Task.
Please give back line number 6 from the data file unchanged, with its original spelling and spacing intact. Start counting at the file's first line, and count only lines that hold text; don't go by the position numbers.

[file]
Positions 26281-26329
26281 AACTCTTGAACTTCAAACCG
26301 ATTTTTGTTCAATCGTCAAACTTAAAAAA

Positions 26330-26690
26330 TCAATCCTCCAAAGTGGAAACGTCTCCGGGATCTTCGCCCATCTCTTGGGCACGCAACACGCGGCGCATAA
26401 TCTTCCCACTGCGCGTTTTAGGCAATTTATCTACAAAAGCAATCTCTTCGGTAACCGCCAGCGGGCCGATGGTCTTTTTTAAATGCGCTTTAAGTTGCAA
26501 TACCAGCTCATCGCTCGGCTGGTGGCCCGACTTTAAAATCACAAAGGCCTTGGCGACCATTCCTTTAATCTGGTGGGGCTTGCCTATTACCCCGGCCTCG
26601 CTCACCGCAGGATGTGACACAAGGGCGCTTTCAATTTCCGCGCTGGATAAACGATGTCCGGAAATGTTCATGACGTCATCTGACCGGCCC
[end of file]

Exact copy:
26401 TCTTCCCACTGCGCGTTTTAGGCAATTTATCTACAAAAGCAATCTCTTCGGTAACCGCCAGCGGGCCGATGGTCTTTTTTAAATGCGCTTTAAGTTGCAA